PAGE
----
Health Minister Cameron Friesen says the emergency room at the Concordia Hospital will be replaced with a 24-hour urgent-care centre in the next four to six weeks instead of the walk-in clinic originally planned.
Urgent-care centres are open around the clock but don’t deal with life-threatening issues.
Nurses and doctors have said the ER closure would hurt patient care and leave fewer medical backup services for surgeries at Concordia.
Friesen says the government is willing to listen to people and alter its plans when needed.
Concordia is one of three Winnipeg hospitals having their emergency room closed or converted to another level of service under a plan announced by the Progressive Conservatives shortly after their 2016 election victory.
READ MORE: Concordia closure to be reviewed
The other closures, at the Victoria General and Seven Oaks hospitals, are proceeding as planned.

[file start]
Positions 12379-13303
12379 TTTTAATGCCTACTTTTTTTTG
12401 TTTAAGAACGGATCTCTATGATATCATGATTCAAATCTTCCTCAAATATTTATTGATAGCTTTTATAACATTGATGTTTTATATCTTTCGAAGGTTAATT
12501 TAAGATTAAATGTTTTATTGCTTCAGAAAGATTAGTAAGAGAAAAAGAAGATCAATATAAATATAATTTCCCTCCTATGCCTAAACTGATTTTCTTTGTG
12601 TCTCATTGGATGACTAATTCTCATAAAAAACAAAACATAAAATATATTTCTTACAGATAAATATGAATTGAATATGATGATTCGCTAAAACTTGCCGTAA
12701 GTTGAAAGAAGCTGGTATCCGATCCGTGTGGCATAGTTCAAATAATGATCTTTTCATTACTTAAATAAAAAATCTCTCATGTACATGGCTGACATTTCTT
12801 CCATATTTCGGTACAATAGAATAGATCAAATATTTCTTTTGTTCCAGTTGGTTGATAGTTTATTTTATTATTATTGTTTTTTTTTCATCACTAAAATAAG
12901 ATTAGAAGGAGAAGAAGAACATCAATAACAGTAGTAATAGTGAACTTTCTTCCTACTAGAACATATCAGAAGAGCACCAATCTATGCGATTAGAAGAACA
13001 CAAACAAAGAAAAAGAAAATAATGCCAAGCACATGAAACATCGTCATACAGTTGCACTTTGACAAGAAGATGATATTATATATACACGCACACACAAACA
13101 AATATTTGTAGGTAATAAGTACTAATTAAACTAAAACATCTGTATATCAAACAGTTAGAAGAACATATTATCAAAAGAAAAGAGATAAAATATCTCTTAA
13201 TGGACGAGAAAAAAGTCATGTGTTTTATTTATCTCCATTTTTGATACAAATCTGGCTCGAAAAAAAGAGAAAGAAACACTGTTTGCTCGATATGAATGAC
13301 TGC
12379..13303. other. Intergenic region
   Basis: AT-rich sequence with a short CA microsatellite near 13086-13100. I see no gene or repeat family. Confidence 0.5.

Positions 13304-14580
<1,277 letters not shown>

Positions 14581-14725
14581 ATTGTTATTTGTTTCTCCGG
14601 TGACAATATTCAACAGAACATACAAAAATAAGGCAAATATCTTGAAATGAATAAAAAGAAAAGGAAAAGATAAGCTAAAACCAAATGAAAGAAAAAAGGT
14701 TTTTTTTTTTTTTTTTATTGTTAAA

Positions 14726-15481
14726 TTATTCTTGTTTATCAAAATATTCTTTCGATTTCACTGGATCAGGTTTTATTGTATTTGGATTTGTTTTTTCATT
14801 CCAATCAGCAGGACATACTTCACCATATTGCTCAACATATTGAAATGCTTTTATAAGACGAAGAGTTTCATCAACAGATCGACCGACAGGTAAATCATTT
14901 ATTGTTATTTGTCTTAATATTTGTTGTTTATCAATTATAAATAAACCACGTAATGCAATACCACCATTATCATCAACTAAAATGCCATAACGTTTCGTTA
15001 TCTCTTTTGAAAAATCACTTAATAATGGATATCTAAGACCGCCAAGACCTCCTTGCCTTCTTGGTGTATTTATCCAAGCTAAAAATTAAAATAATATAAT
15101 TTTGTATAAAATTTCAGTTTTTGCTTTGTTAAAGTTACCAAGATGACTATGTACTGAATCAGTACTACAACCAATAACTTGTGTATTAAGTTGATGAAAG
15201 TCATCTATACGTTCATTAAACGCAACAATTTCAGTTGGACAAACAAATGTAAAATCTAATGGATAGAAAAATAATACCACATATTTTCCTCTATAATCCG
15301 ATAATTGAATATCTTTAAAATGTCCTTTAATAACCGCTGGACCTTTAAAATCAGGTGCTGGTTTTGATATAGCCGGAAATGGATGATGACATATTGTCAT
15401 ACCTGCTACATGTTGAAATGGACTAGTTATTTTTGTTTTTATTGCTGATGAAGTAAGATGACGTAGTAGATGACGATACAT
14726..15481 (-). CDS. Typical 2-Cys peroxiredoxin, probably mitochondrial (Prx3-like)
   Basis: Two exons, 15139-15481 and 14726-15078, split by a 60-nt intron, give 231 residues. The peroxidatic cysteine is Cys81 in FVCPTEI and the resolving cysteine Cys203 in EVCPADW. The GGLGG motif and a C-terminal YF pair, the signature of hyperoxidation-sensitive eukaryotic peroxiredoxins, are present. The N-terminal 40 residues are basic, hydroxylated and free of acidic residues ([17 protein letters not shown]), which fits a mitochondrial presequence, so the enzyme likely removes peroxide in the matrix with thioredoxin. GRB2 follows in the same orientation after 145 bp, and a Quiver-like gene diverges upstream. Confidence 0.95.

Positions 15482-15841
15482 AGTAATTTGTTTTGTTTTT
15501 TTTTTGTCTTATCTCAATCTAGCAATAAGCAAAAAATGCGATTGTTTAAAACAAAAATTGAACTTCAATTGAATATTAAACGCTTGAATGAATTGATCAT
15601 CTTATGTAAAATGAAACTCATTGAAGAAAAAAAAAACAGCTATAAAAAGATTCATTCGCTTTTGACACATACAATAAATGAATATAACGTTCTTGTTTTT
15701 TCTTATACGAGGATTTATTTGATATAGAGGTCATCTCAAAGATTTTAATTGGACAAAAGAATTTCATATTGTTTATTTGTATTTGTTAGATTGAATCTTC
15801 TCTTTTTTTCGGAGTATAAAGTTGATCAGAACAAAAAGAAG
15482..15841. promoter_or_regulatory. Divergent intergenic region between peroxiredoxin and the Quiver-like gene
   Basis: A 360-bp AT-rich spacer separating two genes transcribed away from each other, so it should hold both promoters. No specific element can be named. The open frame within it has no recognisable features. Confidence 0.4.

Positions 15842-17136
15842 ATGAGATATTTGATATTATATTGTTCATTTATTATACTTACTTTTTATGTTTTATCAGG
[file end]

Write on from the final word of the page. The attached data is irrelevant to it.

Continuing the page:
“It’s challenging work to run health care … it’s more challenging still to change the way we work within the health-care system,” Friesen said Thursday.
“Were there gaps? Were there mistakes made? Absolutely. But what we’re doing today is announcing that this is a government that listens. This is a government that is willing to make its plan adaptable.”
The opposition parties said the Tories are caving to immense public pressure in the face of a possible election. Premier Brian Pallister has said he may call a vote this year instead of the scheduled date of Oct. 6, 2020.
“Right before an expected election call, the government’s pulling a pretty significant turnaround … and it seems like they’re just trying to defuse and do damage control,” said NDP Opposition Leader Wab Kinew.
Friesen said his change of heart was prompted by recent data that shows services in the Concordia area are needed, including an aging population and a jump in the need for hospital care.
“What the data shows us is that, even in the year and a half to two years in which we’ve been on this journey … we’ve seen a 12 per cent increase in ambulance volumes at Winnipeg hospitals. We’ve seen an 11 per cent increase in patients presenting requiring
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